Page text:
Opposition MPs wasted no time during the first question period in the new session of Parliament to renew their condemnation of Prime Minister Stephen Harper's decision to prorogue Parliament for six weeks.
Speaking Thursday in the first question period since Dec. 10, Liberal Leader Michael Ignatieff accused the Conservative government of trying to avoid facing legitimate questions about allegations of torture of prisoners transferred by Canadian soldiers into Afghan custody.
"Everyone in this House and everyone in the country knows why the prime minister shut down Parliament," Ignatieff said.
Ignatieff and NDP Leader Jack Layton called for the prime minister to support limiting the government's powers of prorogation and preventing its future abuse. Layton called the power "outdated" and cited the tens of thousands who took to the streets across Canada in January to protest the move.
"A lock on the doors of the House of Commons is not worthy of Canadian democracy," said the New Democrat leader, who received a standing ovation from his caucus when he rose to speak. Layton disclosed last month he is being treated for prostate cancer. Harper said he was glad to see Layton "in fine form."
The prime minister then replied that federal governments have prorogued Parliament almost annually on average for the past 140 years and his government had no plans to make changes to its use.
In response to Ignatieff, Harper acknowledged his own "unusual" use of the power in late 2008 to assert the principle that the opposition must face an election if it wants to replace the government.
"If the honourable leader wants to revive the Liberal-NDP-Bloc Québécois coalition he can take it to the Canadian people," the prime minister said.
Government knew of detainee torture in 2007: Dosanjh
Ignatieff called on the government to respect the will of Parliament and provide unredacted documents to the special House committee on Afghanistan "so Canadians can get the truth that they deserve."
Before Parliament was prorogued, the House voted to order the government to produce unredacted documents related to Afghan prisoner transfers, but the government has refused.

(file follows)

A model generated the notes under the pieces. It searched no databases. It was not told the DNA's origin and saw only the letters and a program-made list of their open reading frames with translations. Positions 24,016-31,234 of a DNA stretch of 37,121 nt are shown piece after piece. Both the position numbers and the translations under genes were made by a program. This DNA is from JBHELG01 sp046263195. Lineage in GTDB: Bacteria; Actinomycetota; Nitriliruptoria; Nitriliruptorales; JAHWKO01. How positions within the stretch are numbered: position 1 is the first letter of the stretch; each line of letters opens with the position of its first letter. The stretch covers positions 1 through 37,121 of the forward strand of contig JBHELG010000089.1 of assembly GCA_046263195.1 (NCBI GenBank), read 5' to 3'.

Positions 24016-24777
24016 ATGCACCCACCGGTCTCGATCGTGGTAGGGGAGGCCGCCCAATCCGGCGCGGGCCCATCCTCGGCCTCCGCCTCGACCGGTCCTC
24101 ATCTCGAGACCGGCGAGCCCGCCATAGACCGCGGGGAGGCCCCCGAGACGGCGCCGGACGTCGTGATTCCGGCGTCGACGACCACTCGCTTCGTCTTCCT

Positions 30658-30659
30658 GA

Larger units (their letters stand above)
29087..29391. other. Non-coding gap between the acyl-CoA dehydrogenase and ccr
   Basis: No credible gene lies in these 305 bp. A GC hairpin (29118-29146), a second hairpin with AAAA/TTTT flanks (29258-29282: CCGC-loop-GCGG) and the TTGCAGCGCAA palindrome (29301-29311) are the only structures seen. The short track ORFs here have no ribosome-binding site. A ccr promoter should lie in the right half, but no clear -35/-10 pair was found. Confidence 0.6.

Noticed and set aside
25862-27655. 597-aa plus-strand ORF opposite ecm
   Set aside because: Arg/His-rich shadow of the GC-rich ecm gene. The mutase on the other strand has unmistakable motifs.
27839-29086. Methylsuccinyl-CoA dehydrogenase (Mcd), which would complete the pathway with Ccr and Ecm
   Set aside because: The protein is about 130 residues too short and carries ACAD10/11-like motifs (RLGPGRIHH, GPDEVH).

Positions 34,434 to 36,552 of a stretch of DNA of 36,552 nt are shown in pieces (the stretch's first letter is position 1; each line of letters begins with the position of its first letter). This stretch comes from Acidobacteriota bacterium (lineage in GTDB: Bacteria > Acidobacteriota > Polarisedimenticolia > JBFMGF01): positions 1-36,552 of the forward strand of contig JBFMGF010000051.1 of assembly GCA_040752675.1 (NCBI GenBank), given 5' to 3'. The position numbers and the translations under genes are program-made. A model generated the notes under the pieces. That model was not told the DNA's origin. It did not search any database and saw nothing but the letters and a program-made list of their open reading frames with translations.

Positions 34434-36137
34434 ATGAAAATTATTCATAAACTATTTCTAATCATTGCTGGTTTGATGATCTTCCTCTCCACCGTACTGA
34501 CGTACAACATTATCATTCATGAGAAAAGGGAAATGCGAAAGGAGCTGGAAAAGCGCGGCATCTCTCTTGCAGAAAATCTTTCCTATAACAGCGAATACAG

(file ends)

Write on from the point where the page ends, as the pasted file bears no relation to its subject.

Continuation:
In response, Harper said the opposition should know that the decision to redact documents rests with government lawyers, who do so "according to the law."
"There were literally tens of thousands of pages of documents, released and all of those have indicated over and over again, Mr. Speaker, the Canadian Forces have conducted themselves with the highest performance," the prime minister told the House.
Liberal defence critic Ujjal Dosanjh cited a May 2007 memo by the judge advocate general warning senior Defence Department officials that it was a crime to ignore claims of abuse.
"They clearly knew of allegations of torture," Dosanjh said. "Why does the government refuse to admit it knew?"
Harper replied that on the date in question, the Conservatives had already put in place a new transfer agreement with Afghan officials. He added it was ironic that the Liberals, who as a government, were in Afghanistan for four years before the Tories came to power, now question their own old agreement.
'Nothing on climate change' in throne speech: Duceppe
Bloc Leader Gilles Duceppe decried the government's position at the UN climate change summit in Copenhagen in December, saying the prime minister "took his marching orders" from the oil and nuclear industry.
"The government spoke for Canada, it did not speak for Quebec, and it continued to do the same thing, on the throne speech because it included nothing to fight climate change," Duceppe told the House.
The prime minister encouraged Duceppe to listen to Canadians and Quebecers from the recent Olympics in Vancouver and hear a "different perspective.
"When the leader of the Bloc says we have different interests than those of Quebec, we saw just how well Quebec did by acting in unity and our country is a united country, proud country and it includes Quebec.
The heated exchanges in the Commons came just hours before Finance Minister Jim Flaherty was to table this year's federal budget.
Despite nationwide protests over the Conservative's six-week suspension of parliamentary business during the Winter Olympics, the government has maintained it needed the time to recalibrate its legislative agenda and implement the second phase of its economic stimulus package.